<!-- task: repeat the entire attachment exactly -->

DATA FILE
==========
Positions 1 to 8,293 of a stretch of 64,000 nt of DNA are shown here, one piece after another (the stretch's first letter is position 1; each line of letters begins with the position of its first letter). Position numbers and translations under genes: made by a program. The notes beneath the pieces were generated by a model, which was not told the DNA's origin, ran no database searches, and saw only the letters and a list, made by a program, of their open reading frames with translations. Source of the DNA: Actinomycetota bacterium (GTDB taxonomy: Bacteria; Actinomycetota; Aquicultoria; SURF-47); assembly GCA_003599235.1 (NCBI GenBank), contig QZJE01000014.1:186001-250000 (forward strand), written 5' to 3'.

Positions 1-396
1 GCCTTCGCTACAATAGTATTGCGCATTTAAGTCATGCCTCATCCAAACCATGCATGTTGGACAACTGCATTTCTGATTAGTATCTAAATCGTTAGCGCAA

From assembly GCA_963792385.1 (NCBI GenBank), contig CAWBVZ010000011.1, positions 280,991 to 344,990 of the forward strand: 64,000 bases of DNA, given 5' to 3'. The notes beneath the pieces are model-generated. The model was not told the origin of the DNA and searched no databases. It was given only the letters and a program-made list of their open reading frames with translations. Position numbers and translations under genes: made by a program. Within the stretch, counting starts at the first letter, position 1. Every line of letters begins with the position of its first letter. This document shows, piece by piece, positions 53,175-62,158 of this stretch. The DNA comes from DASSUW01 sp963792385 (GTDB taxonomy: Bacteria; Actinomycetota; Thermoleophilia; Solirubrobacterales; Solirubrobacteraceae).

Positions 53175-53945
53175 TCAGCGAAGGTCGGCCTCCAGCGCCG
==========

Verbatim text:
Positions 1 to 8,293 of a stretch of 64,000 nt of DNA are shown here, one piece after another (the stretch's first letter is position 1; each line of letters begins with the position of its first letter). Position numbers and translations under genes: made by a program. The notes beneath the pieces were generated by a model, which was not told the DNA's origin, ran no database searches, and saw only the letters and a list, made by a program, of their open reading frames with translations. Source of the DNA: Actinomycetota bacterium (GTDB taxonomy: Bacteria; Actinomycetota; Aquicultoria; SURF-47); assembly GCA_003599235.1 (NCBI GenBank), contig QZJE01000014.1:186001-250000 (forward strand), written 5' to 3'.

Positions 1-396
1 GCCTTCGCTACAATAGTATTGCGCATTTAAGTCATGCCTCATCCAAACCATGCATGTTGGACAACTGCATTTCTGATTAGTATCTAAATCGTTAGCGCAA

From assembly GCA_963792385.1 (NCBI GenBank), contig CAWBVZ010000011.1, positions 280,991 to 344,990 of the forward strand: 64,000 bases of DNA, given 5' to 3'. The notes beneath the pieces are model-generated. The model was not told the origin of the DNA and searched no databases. It was given only the letters and a program-made list of their open reading frames with translations. Position numbers and translations under genes: made by a program. Within the stretch, counting starts at the first letter, position 1. Every line of letters begins with the position of its first letter. This document shows, piece by piece, positions 53,175-62,158 of this stretch. The DNA comes from DASSUW01 sp963792385 (GTDB taxonomy: Bacteria; Actinomycetota; Thermoleophilia; Solirubrobacterales; Solirubrobacteraceae).

Positions 53175-53945
53175 TCAGCGAAGGTCGGCCTCCAGCGCCG